Beyond Workshops

A wonderful group of parents gathered in Sidney on Saturday, to discuss advocacy for their children who are described as gifted. And actually their children had been labelled in many other ways too, demonstrating that gifted children are often “twice exceptional”

My disclaimer at the start of each workshop is that, although I’ve prepared a framework to guide discussion, parents of gifted children who are usually very bright themselves will probably take the conversation where they want it to go. And so it was at this session, as we went “madly off in all directions” to explore the many dimensions of parent advocacy for these children with special needs. I could have insisted on following the guide (or, rather, I could have tried to insist!) but I’m a firm believer in going with the flow, so long as it’s on topic.

The parents were articulate, passionate and dedicated to giving their children the best school experience possible. The overarching goal of helping all children to fulfill their potential was raised time and time again. We considered the legislation, pondered the funding challenges facing the school districts, and exchanged information about what can help or hinder the children’s progress. Some participants learned new terms; others with more experience shared their ideas.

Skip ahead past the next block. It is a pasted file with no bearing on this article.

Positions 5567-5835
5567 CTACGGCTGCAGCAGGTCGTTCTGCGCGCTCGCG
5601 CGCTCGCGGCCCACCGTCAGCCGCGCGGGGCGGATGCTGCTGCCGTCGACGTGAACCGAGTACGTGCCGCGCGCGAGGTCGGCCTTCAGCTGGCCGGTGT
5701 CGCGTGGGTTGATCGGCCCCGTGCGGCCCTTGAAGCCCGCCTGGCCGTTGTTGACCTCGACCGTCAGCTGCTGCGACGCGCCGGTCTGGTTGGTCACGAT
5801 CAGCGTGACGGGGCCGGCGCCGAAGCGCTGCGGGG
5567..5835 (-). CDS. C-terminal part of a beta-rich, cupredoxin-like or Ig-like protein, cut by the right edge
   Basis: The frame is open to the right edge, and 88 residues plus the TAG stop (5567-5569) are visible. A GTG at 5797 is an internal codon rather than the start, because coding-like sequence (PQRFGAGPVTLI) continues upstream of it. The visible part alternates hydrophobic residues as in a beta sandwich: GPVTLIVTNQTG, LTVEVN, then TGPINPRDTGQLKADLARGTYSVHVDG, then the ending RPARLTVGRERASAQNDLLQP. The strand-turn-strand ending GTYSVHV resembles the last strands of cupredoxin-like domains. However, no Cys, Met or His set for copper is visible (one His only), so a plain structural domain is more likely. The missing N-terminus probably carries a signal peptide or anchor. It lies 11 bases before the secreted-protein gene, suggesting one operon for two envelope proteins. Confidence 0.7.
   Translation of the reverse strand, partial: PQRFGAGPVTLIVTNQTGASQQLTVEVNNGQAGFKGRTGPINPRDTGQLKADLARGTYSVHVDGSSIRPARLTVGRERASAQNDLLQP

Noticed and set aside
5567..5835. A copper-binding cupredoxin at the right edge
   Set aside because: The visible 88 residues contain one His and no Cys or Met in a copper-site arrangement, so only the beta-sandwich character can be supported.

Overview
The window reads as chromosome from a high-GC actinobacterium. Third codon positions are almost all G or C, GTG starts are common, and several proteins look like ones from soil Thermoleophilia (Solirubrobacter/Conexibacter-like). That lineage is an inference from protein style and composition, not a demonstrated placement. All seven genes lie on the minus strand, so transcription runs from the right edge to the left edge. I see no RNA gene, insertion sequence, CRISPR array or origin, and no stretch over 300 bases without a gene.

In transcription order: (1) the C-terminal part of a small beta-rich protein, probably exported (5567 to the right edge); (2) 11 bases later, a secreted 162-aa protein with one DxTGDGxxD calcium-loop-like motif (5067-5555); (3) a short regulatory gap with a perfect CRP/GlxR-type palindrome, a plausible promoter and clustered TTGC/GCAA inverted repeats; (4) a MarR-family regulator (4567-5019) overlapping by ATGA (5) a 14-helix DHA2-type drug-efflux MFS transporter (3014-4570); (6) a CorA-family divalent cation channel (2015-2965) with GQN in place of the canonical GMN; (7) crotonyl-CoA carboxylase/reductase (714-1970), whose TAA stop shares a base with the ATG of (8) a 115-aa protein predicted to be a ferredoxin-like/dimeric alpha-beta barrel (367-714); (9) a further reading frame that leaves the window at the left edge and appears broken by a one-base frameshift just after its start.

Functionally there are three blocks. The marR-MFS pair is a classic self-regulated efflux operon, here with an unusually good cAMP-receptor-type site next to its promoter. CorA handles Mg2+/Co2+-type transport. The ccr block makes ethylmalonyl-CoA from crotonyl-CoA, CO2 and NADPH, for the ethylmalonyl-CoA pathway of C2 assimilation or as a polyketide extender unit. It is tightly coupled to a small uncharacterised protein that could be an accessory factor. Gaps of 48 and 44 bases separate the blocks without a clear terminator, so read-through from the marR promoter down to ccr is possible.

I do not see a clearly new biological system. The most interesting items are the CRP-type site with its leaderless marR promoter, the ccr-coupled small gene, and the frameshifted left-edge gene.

The feedback sheet that asked what the group would add, drop, keep or change in future workshops showed a variety of opinions about what was helpful. My conclusion is that the “workshop” format isn’t enough for parents advocating for asynchronous learners. These parents rarely have the chance to meet with others facing similar challenges, so most have a need to talk about their children with people who will empathize with them, and they need more than a short workshop.

Perhaps we need a conference? Or several conferences across BC? And then there’s the idea of a Centre for the study of Children with Asynchronous Cognitive Development. There could be ongoing research and programming for parents and children. What else could help us provide for this population of children…in addition to more provincial funding, of course? Suggestions welcome.

 

 

 

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